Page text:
Not many NHL players have experienced a rousing standing ovation on the road, but Saturday night, when 22 year old Steven Stamkos beat Winnipeg goalie Ondrej Pavelec, 3:29 into the third period for his 60th goal of the season, the knowledgeable Jets fans couldn’t help themselves. They roared their approval for the Lightning phenom, who became only the 20th player in the long and storied history of the NHL to net 60.
After the game, Stamkos praised the Jets fans for the ovation, even though they spent most of the night booing him (A Winnipeg tradition). “That made it even more special, to like I said do it inCanadaand have them do an ovation like that it was amazing,” Stamkos said.
To put Stamkos’ achievement in perspective, according to HockeyLegends.com, there are 4,726 NHL players who did not score 60 goals in their careers.
With Stamkos’ goal on Saturday, he joins Alex Ovechkin, Jaromir Jagr and Teemu Selanne as only the fourth active player to have scored 60 goals in a season. Of the nine franchises that have joined the NHL since 1991, he is the first player to score 60. Stamkos is the first player to score 60 since 2007-08, when Alex Ovechkin (65) did it. Stamkos’ career high 97 points put him second on the list of players to score 60 with the fewest points.
An interesting side note: The last player to score 60 goals in a season and not make the playoffs was Lightning GM Steve Yzerman in1988-89 with the Detroit Red Wings.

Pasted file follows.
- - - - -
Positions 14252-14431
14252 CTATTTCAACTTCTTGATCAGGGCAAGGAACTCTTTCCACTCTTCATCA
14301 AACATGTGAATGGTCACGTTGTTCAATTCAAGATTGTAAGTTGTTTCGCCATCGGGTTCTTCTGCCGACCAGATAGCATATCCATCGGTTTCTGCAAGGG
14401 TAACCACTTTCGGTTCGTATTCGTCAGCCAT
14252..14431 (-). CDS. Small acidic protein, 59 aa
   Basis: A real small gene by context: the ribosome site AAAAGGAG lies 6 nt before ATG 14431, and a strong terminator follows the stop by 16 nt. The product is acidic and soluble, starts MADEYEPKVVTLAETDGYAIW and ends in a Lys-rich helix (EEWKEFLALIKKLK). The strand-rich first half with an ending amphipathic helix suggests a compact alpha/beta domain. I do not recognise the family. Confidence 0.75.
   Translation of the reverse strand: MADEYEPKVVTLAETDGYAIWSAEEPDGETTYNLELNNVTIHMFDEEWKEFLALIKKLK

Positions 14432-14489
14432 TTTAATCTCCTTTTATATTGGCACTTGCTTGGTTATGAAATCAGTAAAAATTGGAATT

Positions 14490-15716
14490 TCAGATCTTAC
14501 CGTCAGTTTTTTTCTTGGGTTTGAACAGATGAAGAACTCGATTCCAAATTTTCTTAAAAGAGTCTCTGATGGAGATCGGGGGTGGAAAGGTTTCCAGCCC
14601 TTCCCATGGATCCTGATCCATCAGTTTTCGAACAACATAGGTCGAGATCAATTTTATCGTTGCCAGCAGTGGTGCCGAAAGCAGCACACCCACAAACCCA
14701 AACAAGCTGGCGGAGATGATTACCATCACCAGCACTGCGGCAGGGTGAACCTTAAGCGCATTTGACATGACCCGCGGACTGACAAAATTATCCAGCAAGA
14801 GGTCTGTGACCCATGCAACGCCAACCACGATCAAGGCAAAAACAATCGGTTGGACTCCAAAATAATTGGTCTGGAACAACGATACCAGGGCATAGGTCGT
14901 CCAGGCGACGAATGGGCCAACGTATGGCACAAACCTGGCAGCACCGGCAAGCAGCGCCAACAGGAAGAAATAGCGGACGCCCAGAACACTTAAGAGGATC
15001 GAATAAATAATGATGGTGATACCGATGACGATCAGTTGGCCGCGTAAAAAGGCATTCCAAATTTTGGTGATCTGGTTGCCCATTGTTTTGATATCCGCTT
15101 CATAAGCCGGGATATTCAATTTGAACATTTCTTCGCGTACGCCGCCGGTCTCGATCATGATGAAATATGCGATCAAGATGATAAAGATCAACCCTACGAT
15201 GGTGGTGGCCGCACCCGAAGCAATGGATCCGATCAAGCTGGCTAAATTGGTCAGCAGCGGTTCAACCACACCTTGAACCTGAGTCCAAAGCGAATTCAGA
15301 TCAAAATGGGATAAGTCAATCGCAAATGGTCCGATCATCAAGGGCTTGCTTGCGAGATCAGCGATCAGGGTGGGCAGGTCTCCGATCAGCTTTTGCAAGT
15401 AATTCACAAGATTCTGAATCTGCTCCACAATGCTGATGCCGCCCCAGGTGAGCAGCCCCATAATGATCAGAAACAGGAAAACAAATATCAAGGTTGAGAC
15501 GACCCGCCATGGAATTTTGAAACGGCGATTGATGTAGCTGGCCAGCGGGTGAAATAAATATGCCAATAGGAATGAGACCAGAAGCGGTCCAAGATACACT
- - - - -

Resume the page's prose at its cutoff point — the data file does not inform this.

Stamkos led the NHL in goals, outdistancing second place follower, Evgeni Malkin by ten goals. He led the league in even strength goals with 48 and game winning goals with 12. Had Tampa Bay (38-36-8) made the playoffs, Stamkos would have been a top candidate to win the NHL MVP Hart Trophy. But, he certainly is the Lightning MVP, leading the team in games played (82), goals (60), points (97), power play goals (12), even strength goals (48), game winning goals (12), total time on ice forwards (1806) and shots (303). He was second on the team in +/- (+7), shooting percentage (19.8) and average time on ice forwards (22:01). Stamkos was third on the team in assists (37).
Despite the gaudy individual numbers, Stamkos is a total team player, “You trade this stuff in a heartbeat for winning a championship,” the Lightning center said. “You don’t play to score a certain amount of goals or to get individual awards. You play to win a league championship game.”
The Bolts future is in good hands.
Photo courtesy of Linda Hamilton.
About the Author: WB Philp is a published hockey writer who has a built in disdain for Barry Melrose. He covered the Detroit sports teams for many years until he came to his senses and moved to the Sunshine State. He is a true puckhead on a mission from God (Gordie Howe) to make hockey relevant in the south. He lives in Hockey Bay USA and covers the Lightning full time. Did I mention he hates Barry Melrose?